JetBlue modified its fuel hedge portfolio at the end of 2008. During the first quarter, approximately 9% of JetBlue's fuel consumption was hedged, resulting in a realized fuel price of $1.96 per gallon, a 25.9% decrease over first quarter 2008 realized fuel price of $2.65. JetBlue realized $56 million in fuel hedging losses during the first quarter.
"By restructuring our fuel hedge portfolio at the end of last year, we essentially prepaid a portion of our 2009 fuel expense during 2008," said Ed Barnes, JetBlue's CFO. "As a result, we realized significant cash savings from lower fuel prices during the first quarter."
JetBlue has hedged approximately 8% of its remaining projected fuel requirements for 2009. JetBlue expects an average price per gallon of fuel, including the impact of hedges, of $1.93 in the second quarter and $1.90 for the full year 2009. At the end of the first quarter, JetBlue had posted approximately $63 million in cash collateral with fuel hedge counterparties related to its remaining 2009 fuel hedge contracts.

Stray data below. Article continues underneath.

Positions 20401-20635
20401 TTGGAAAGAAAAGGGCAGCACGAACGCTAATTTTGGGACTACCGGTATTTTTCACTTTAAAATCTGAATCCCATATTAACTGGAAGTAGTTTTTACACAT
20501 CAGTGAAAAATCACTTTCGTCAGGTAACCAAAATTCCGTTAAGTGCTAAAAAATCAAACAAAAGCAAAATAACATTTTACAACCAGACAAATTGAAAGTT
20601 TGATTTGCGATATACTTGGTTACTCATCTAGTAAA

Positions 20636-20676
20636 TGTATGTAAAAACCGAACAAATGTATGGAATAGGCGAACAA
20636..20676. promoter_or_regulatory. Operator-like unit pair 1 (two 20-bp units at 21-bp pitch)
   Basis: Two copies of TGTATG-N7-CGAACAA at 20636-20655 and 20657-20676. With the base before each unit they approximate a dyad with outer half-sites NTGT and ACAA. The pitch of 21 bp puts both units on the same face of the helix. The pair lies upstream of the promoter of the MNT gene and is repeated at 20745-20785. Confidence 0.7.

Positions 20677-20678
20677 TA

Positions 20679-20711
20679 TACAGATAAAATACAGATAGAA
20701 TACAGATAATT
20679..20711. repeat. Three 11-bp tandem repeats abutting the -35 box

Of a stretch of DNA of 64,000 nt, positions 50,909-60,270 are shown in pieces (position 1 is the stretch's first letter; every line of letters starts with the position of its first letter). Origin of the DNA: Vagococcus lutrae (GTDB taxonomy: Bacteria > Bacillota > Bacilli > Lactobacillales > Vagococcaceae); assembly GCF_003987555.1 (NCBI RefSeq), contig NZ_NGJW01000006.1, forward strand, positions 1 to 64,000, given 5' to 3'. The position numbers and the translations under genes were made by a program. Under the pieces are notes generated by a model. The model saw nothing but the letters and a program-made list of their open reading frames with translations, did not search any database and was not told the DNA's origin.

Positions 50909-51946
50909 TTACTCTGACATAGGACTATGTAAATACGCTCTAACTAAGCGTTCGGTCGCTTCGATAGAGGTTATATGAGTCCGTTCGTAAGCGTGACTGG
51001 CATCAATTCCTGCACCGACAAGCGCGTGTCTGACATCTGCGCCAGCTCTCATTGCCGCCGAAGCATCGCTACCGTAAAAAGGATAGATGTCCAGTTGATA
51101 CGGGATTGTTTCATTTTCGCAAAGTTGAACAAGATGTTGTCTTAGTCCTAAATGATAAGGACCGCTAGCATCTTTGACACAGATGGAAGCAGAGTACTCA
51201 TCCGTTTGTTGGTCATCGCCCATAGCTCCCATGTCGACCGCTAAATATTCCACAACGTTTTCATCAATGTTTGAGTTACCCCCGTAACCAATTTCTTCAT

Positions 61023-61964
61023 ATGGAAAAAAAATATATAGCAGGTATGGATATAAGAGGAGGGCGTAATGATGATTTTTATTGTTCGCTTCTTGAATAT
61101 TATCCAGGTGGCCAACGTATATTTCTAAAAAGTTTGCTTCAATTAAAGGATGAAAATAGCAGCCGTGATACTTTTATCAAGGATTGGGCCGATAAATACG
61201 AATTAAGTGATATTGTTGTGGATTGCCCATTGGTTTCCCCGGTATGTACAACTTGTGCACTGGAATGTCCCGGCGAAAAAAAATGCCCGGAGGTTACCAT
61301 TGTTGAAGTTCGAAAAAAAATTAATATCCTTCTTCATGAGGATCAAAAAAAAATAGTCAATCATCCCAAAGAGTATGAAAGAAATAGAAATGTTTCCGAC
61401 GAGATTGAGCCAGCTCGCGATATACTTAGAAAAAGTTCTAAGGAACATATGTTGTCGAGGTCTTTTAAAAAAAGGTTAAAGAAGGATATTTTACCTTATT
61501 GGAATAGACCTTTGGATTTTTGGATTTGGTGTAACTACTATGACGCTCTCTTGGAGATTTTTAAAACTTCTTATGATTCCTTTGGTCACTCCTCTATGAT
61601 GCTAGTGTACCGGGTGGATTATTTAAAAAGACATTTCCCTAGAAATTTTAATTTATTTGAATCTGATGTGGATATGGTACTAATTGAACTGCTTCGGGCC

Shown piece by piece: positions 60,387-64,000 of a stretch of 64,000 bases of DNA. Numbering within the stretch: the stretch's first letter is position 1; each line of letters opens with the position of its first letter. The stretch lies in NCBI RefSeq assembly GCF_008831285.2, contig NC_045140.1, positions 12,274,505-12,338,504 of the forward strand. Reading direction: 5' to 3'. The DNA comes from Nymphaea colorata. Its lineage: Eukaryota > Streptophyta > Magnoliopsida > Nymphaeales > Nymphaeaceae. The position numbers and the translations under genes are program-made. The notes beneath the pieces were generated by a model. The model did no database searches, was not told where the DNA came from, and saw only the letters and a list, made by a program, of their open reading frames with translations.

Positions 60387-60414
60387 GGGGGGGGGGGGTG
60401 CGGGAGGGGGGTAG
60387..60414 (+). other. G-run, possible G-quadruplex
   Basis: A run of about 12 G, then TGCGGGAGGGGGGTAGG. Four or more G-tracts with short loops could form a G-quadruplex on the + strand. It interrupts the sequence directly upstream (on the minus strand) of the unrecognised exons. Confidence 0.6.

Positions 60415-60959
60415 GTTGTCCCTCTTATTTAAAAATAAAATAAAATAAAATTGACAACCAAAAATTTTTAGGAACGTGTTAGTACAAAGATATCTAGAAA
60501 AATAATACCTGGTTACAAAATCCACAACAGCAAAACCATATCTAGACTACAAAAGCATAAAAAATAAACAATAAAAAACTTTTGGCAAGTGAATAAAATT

Balance Sheet Update
JetBlue ended the first quarter with approximately $634 million in cash and cash equivalents. In addition, JetBlue had $221 million of auction rate securities, net of unrealized losses, at the end of the quarter. JetBlue recorded an $8 million accounting charge in the first quarter to reflect a decline in the market value of some of its auction rate securities. The accompanying financial tables contain further information regarding this charge.